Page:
6 primary caregiver. Information was collected from the same caregivers during the 2nd month of the school year (Time 1) and again during the last month of the school year (Time 2). Teacher ratings of child behavior were collected twice per year concurrent with data collection from family members. Children were tested twice per year by trained graduate students or trained assessors provided by the Head Start Quality Research Consortium evaluation team. Finally, data were collected immediately before and during intervention sessions held via Parent Excellence workshops. For example, teachers rated their connection with participating families on a monthly basis before each intervention night, and caregivers reported satisfaction after each Parent Excellence workshop. As intended, a total of nine workshops were conducted for each intervention cohort (fidelity measures available from Julia L. Mendez). Measures Intervention Engagement and Parent Satisfaction Workshop attendance and usage Each month, families were given the opportunity to choose to attend the workshop by themselves, with their children, or with family members. To assess the first hypothesis, attendance was recorded for families present at each of nine monthly Parent Excellence workshops. The attendance variable ranged from 0 to 9 meetings ( M = 1.96, SD = 2.02). Table 1 contains monthly attendance data for the three cohorts involved in the study. During the end-ofyear interview, parents also reported the amount of time they spent each week working with their child on Parent Excellence activities at home. Scores ranged from 1 to 4, where 1 = less than once per month, 2 = 1 2 times per month, 3 = once per week, and 4 = 3 or more times per week. Parents also rated their self-efficacy during these interactions. Reports of efficacy and frequency of usage for a subsample of 169 families were significantly correlated ( r =.19, p <.01).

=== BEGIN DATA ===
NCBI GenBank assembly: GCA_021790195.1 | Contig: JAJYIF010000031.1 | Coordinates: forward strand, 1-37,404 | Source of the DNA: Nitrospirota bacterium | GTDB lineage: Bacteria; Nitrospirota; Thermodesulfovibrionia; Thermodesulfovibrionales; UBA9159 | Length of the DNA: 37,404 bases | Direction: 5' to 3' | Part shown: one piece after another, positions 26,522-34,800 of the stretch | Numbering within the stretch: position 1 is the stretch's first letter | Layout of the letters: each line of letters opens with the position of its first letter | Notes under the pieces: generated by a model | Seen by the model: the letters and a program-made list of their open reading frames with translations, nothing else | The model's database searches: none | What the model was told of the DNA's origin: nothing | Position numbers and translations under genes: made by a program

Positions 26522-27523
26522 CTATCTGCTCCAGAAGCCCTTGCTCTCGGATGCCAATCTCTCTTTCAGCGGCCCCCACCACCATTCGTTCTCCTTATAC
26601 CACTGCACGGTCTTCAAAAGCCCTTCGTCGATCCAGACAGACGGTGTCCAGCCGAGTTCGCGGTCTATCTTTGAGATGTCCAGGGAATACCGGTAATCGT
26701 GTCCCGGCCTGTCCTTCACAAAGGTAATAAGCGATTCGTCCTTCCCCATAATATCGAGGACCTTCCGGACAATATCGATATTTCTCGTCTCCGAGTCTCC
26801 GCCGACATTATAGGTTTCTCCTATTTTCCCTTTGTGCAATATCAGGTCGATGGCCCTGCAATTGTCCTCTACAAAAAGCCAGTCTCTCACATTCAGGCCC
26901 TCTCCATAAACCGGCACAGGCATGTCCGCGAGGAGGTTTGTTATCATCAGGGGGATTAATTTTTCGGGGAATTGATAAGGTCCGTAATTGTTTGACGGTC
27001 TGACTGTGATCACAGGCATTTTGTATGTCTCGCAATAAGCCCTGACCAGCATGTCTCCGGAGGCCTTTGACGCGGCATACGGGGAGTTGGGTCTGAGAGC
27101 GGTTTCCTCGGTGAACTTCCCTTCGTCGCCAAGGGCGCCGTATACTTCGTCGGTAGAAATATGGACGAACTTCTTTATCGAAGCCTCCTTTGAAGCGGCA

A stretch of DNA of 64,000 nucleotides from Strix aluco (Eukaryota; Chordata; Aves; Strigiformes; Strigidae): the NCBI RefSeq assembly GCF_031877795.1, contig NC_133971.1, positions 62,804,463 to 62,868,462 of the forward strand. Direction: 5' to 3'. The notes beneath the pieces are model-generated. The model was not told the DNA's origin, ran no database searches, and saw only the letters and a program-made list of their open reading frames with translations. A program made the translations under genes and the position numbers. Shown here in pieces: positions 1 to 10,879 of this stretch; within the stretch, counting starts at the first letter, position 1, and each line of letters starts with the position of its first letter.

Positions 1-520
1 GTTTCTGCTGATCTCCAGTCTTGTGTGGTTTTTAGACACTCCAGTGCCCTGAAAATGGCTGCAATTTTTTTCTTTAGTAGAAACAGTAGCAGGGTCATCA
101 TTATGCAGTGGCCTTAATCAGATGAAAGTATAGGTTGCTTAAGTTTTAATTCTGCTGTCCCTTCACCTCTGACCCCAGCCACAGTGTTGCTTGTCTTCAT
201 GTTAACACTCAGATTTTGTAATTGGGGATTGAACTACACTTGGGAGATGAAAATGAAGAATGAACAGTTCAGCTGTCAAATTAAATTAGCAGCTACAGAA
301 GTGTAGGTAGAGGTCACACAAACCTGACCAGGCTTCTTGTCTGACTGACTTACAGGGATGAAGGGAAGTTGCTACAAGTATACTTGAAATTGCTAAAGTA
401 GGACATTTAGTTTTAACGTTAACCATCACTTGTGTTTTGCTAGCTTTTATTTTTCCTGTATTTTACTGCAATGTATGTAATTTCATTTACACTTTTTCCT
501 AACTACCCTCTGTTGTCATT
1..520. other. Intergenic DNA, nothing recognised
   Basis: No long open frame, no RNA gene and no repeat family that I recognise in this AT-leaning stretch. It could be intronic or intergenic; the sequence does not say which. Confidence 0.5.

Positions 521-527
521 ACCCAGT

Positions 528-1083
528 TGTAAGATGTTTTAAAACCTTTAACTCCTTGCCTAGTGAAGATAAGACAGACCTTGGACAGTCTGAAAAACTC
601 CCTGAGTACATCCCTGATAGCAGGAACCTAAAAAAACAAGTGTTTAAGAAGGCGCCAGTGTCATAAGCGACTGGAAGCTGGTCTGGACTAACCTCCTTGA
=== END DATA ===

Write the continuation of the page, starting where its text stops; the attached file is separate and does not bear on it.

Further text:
7 The Companion Curriculum (TCC) Content and Workshop Attendance Parent satisfaction with TCC intervention As an indicator of the program s cultural relevance, participant satisfaction was collected at the conclusion of the intervention from Cohorts 1 and 2 (see Table 2 for exemplar responses). Satisfaction measures were not administered to the third cohort because of limited staff during the implementation of the workshop series. The survey asked parents to report usefulness of materials, reasons for not attending Parent Excellence workshops, and ideas for how to improve the program. A combination of open-ended and forced-choice survey questions was used. Parents also rated their satisfaction after each workshop they attended throughout the program using a 10-item scale. Sample questions were I will use what I learned at home with my child and I was given an opportunity to speak with my child s teacher. Table 2 is omitted from this formatted document. Parent satisfaction with Head Start To assess overall satisfaction with Head Start, in addition to satisfaction with a parenting intervention, all parents were asked to rate their satisfaction with Head Start services related to children (Child subscale) and families (Family subscale). Scores range from 1 to 4, where 4 = highly satisfied. Sample questions for the Child subscale include Program helps prepare child for kindergarten and Program identifies services the child may need ; sample Family subscale questions include Supporting and respecting your family s culture and background and being open to your ideas. These items were derived from a 2003 national survey of family members of Head Start children, known as the Family and Children s Experiences (FACES) study.